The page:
Starting in the Pacific Northwest, head southeast to hit some of the most spectacular natural scenery the country has to offer.

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More than 2,800 miles, six national parks, a state park, a national forest, a national monument, an animal sanctuary, a broken windshield and too many subpar hotel continental breakfasts — all in nine days.

It sounds ambitious, but this road trip, which can start anywhere in the Pacific Northwest, comes with great scenery and surprises. And getting to hit six national parks in as few as six days is the perfect way to celebrate the National Park Centennial this year.

Trip plan

Starting from Portland, Oregon, my wife and I embarked on a nine-day road trip with the goal of visiting six national parks, spending a day at each. Once we decided our route, we booked most of our lodging in advance and timed our driving routes for each day, allowing for at least six hours at each park and a little extra time for spontaneous stops along the way.

The entire trip cost about $2,000, with the majority of the cost going to hotels, food and gas. Park entrances range from $10–$30. Camping is an option to save money, but you still need to reserve your camping sites in advance as the parks don’t offer large campgrounds.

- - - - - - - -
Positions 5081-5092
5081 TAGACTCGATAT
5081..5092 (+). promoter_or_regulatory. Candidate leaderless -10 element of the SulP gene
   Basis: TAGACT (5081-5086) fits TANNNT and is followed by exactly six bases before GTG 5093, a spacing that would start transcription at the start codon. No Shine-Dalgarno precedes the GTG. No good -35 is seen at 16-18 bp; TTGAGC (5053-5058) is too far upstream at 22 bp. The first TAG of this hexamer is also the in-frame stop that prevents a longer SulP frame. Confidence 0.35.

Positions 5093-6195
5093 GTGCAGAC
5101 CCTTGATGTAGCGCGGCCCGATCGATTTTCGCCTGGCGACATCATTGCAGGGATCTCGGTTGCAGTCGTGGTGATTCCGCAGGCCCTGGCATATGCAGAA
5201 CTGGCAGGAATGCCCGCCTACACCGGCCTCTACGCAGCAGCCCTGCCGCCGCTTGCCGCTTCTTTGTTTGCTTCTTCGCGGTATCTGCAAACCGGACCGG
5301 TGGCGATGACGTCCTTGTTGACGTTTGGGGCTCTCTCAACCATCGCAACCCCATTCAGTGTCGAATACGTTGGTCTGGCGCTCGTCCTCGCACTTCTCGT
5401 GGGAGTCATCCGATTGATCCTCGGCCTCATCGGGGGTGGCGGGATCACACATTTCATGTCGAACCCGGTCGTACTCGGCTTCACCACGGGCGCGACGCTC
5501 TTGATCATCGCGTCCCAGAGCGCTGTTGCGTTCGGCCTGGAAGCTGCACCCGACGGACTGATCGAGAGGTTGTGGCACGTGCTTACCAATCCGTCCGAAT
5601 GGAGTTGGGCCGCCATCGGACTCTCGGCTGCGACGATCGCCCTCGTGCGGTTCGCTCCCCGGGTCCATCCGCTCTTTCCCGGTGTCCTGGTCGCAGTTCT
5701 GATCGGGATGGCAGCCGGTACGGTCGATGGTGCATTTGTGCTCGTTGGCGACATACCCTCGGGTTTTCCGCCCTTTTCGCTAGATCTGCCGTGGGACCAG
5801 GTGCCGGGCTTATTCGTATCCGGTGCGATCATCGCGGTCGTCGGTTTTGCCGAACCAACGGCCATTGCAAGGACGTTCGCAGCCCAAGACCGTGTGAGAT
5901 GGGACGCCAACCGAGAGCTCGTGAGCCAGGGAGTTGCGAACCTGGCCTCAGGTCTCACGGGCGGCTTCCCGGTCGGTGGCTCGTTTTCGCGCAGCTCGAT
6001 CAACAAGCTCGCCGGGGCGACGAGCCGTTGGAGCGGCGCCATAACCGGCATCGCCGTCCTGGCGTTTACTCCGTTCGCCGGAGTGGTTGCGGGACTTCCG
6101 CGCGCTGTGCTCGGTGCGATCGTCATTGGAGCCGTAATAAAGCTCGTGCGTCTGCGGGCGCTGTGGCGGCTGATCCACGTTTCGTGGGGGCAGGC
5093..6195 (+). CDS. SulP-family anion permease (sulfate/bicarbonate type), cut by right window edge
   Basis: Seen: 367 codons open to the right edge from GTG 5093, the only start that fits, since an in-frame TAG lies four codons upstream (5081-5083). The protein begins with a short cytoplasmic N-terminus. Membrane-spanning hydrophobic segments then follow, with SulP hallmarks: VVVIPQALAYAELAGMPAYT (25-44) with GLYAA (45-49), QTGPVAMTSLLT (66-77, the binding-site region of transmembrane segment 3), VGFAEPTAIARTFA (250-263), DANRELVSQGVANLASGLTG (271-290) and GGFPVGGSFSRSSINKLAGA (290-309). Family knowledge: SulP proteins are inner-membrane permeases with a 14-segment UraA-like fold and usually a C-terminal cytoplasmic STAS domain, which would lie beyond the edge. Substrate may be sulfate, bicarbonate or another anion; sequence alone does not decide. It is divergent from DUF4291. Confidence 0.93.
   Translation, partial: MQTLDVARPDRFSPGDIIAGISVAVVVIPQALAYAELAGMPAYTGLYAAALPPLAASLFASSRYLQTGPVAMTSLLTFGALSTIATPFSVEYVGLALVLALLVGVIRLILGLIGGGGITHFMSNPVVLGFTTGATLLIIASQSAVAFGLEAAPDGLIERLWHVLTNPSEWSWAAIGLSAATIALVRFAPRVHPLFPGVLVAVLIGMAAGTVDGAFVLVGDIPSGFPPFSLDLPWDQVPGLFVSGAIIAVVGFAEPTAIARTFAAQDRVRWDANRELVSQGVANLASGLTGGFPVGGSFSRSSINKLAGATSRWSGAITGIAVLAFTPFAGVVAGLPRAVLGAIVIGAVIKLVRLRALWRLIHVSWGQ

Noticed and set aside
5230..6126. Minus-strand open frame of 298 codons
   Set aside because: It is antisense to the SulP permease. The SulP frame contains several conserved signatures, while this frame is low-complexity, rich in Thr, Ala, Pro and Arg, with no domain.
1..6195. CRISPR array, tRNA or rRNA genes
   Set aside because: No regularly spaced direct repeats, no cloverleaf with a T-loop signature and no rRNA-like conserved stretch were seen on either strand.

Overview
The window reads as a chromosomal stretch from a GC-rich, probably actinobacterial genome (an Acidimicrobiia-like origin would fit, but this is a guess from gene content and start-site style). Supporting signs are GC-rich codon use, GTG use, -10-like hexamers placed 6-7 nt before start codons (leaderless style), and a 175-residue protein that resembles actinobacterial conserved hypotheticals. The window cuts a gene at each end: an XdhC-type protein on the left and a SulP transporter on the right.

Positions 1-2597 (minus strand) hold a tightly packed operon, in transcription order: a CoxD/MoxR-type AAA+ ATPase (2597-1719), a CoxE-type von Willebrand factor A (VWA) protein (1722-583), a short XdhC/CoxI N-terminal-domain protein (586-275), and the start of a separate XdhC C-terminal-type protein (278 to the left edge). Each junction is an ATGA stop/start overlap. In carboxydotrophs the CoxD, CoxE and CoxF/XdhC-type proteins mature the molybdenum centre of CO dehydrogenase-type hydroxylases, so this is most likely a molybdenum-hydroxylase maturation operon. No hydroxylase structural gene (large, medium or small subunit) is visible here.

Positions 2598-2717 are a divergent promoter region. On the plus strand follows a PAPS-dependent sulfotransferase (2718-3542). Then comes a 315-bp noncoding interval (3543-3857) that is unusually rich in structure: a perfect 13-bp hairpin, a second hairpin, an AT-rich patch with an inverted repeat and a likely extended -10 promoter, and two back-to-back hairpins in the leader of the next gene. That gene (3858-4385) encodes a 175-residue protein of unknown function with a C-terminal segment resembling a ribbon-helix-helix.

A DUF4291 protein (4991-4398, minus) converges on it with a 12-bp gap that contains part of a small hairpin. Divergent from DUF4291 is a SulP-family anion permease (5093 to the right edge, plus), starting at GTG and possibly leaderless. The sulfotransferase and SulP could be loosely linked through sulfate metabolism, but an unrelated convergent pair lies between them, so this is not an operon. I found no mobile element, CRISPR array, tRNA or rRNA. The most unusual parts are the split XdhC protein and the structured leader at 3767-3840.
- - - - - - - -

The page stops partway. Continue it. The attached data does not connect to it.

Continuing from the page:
The key to visiting so many national parks in a short amount of time is to arrive at your lodging the night before, allowing you to access the park early in the morning and travel to your next destination’s lodging in the late afternoon or early evening. This will give you several hours at each park, and time to travel and rest in the evenings.

Here are more details on each leg:

Day 1: Traveling to Utah

Starting in Portland, we drove U.S. 26 across the entire state of Oregon, which was the most scenic drive of the trip. If you haven’t driven this stretch of highway, put it on your list.